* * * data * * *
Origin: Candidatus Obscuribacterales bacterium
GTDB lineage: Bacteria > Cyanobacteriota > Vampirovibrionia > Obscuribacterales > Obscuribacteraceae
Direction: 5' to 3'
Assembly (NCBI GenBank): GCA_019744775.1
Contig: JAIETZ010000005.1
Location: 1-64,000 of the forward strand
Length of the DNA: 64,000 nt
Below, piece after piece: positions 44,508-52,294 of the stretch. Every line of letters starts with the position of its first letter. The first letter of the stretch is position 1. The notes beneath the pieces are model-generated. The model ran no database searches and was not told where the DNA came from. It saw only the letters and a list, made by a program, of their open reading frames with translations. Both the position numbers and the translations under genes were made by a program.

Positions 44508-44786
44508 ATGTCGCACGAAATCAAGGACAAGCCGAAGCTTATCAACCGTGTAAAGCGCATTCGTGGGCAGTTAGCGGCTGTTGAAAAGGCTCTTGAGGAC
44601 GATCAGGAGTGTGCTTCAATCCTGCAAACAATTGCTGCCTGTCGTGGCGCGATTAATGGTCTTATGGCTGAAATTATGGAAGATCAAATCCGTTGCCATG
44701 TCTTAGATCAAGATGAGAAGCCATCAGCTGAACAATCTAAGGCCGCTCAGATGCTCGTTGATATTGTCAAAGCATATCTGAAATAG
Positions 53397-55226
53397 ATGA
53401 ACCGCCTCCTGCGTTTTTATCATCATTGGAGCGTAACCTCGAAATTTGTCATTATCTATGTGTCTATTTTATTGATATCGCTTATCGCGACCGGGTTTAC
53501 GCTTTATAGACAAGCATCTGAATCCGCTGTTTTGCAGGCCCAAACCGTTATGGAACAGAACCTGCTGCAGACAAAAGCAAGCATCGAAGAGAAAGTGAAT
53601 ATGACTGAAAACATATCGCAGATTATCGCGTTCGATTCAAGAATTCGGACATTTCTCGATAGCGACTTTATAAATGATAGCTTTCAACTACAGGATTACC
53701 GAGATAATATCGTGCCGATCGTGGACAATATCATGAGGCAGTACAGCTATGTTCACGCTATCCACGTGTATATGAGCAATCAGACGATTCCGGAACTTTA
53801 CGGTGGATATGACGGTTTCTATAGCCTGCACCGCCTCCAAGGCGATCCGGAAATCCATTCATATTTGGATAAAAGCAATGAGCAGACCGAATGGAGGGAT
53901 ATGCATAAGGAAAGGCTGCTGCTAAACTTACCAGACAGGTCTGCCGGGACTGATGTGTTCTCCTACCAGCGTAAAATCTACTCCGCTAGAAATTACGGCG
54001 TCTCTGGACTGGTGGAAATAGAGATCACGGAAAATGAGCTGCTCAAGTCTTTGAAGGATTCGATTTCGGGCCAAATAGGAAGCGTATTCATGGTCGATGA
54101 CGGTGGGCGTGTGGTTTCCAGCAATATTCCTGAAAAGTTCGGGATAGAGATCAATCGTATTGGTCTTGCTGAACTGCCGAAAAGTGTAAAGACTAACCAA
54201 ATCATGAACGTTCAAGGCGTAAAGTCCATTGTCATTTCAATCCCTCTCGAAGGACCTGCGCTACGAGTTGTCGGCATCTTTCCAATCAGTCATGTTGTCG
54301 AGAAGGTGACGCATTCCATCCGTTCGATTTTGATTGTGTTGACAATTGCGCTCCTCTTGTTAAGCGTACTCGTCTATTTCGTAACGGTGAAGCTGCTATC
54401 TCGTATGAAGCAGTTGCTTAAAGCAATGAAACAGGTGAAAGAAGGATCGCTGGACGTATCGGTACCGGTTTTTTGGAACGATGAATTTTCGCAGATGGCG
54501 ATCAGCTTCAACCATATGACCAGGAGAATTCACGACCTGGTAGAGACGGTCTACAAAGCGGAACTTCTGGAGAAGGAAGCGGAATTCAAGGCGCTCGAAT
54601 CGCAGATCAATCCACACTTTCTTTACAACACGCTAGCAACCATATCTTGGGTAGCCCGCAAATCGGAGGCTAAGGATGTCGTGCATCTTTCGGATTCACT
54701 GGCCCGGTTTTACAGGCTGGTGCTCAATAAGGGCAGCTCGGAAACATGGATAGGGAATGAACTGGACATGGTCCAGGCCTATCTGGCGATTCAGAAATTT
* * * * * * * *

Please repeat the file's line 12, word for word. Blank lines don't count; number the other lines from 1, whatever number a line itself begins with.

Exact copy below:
44701 TCTTAGATCAAGATGAGAAGCCATCAGCTGAACAATCTAAGGCCGCTCAGATGCTCGTTGATATTGTCAAAGCATATCTGAAATAG